• Max Recommended Load: 25-30 pounds
  • Bear Canister Compatibility: Vertical
  • Gender: Men’s
  • Materials: 210d Nylon; high abrasion areas reinforced with Dyneema fibers.
  • See manufacturer specs for sizing

Backpack Storage and Organization

The Backpack UL 50 is configured as an ultralight backpack with a large front mesh pocket and mesh side water bottle pockets. It has two tiers of side compression straps and dual ice axe loops with elastic shaft holders. The top of the pack closes with a drawstring with a webbing strap that runs over it and provides top compression. The inner compartment has a single hook for hanging a hydration reservoir with dual hydration ports above the shoulders. There’s also an inner pocket on the back which contains a removable foam stiffener, which could be called a bivy pad if you were being generous.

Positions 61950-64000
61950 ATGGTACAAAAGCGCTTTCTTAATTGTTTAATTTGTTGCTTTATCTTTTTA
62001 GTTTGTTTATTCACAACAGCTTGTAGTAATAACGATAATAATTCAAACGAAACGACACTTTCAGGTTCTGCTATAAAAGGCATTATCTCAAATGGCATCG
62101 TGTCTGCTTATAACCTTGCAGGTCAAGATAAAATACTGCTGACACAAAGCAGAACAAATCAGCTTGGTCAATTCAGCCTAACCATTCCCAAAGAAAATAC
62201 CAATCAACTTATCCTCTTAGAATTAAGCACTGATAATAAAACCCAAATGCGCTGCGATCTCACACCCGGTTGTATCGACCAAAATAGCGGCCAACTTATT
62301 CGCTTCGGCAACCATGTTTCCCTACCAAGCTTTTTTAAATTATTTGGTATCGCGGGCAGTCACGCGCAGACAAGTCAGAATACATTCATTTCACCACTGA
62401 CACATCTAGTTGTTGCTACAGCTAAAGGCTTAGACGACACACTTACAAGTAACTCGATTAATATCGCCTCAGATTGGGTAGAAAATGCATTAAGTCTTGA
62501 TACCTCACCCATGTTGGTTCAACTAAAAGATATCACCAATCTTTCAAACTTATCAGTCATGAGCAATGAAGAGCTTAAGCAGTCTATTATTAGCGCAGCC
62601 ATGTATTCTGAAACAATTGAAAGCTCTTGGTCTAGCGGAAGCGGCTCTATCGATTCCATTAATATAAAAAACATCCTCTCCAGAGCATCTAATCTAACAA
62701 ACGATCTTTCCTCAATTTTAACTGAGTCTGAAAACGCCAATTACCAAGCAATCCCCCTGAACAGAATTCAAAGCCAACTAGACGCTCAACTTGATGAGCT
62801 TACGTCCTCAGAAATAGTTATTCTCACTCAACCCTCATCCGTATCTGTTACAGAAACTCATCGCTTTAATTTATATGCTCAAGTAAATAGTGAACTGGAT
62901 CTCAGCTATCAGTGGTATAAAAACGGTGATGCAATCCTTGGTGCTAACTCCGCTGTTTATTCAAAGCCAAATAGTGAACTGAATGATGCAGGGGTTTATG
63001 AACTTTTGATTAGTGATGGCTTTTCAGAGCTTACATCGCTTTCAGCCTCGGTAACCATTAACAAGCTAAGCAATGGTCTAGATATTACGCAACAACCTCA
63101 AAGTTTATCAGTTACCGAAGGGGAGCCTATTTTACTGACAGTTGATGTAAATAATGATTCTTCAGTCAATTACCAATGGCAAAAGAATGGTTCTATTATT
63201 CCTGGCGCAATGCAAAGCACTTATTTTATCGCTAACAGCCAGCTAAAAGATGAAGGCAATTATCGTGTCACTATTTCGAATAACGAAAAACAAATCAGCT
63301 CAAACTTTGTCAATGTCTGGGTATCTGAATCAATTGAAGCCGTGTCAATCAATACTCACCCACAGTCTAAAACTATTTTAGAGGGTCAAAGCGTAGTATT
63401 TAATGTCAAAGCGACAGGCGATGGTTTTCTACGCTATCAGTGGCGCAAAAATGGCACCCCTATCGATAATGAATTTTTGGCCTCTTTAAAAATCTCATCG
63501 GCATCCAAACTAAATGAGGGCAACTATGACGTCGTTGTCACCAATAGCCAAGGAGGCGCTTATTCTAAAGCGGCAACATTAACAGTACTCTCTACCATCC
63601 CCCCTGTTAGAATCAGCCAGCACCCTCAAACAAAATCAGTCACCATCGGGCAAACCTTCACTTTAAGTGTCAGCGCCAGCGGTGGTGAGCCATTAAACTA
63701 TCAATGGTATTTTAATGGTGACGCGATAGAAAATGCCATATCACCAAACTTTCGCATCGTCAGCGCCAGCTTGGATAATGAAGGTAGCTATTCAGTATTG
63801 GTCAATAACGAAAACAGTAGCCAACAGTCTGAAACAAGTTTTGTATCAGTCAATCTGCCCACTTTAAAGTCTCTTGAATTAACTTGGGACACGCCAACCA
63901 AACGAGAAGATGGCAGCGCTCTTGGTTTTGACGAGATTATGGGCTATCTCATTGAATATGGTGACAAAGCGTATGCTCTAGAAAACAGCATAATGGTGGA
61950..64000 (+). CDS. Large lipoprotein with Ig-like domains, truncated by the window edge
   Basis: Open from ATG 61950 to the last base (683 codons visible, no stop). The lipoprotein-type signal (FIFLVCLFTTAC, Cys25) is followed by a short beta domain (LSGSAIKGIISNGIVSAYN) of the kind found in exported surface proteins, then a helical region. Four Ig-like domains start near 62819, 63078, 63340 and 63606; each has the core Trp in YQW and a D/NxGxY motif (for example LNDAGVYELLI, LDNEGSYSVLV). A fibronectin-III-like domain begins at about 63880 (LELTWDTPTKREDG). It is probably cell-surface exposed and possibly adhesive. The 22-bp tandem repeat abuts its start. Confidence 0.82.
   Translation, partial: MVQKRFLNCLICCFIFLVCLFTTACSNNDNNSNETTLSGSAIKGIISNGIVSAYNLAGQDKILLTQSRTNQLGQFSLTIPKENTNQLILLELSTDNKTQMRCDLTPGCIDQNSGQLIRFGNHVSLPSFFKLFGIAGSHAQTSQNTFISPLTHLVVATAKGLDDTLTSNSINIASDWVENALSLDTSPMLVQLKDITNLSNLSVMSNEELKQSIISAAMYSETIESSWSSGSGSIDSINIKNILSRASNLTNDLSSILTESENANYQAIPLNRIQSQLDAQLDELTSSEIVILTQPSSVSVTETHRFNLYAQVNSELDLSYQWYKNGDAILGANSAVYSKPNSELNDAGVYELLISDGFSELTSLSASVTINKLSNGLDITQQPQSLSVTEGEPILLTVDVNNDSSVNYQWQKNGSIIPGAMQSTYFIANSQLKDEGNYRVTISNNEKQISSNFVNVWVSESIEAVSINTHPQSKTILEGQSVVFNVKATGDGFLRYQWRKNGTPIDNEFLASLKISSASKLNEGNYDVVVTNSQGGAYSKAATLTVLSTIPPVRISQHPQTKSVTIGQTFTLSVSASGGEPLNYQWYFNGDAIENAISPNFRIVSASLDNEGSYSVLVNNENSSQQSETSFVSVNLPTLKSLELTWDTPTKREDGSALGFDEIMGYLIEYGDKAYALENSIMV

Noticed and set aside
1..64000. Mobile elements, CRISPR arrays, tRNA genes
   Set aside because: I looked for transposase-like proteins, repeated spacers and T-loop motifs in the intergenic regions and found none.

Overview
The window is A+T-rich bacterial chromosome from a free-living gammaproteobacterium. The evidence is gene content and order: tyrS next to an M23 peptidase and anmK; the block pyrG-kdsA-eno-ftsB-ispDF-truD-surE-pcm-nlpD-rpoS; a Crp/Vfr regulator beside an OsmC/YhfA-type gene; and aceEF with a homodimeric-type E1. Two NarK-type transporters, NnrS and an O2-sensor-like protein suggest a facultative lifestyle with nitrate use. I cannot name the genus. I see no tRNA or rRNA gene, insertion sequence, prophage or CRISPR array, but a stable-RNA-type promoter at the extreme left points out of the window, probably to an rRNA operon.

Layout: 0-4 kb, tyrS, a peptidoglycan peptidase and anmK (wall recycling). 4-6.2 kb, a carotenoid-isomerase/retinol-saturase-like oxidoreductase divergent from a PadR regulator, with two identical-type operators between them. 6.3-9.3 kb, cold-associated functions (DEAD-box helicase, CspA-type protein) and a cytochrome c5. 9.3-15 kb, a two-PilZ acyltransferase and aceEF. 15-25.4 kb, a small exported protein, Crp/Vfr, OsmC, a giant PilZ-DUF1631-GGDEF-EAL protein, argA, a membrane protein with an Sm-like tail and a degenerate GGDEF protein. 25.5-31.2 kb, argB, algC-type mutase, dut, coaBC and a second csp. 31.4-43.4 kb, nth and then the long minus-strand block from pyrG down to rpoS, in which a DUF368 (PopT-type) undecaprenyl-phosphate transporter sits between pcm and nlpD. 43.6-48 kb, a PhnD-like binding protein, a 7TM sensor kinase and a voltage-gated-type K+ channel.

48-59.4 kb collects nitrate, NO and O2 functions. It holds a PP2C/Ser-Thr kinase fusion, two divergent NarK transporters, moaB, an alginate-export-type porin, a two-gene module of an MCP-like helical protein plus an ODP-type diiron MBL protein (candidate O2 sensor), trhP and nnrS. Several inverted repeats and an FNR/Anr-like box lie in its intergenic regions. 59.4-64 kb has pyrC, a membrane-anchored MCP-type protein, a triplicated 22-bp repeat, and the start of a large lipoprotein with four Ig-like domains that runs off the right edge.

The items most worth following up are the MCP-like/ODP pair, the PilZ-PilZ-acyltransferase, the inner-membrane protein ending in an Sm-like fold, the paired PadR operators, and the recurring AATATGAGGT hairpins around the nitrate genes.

The MTC Backpack UL 50 has a classic UL pack organization with a mesh front pocket and side water bottle pockets
The MTC Backpack UL 50 has a classic UL pack organization with a mesh front pocket and side water bottle pockets. The front mesh pocket has a key fob inside. Kind of an odd place for it…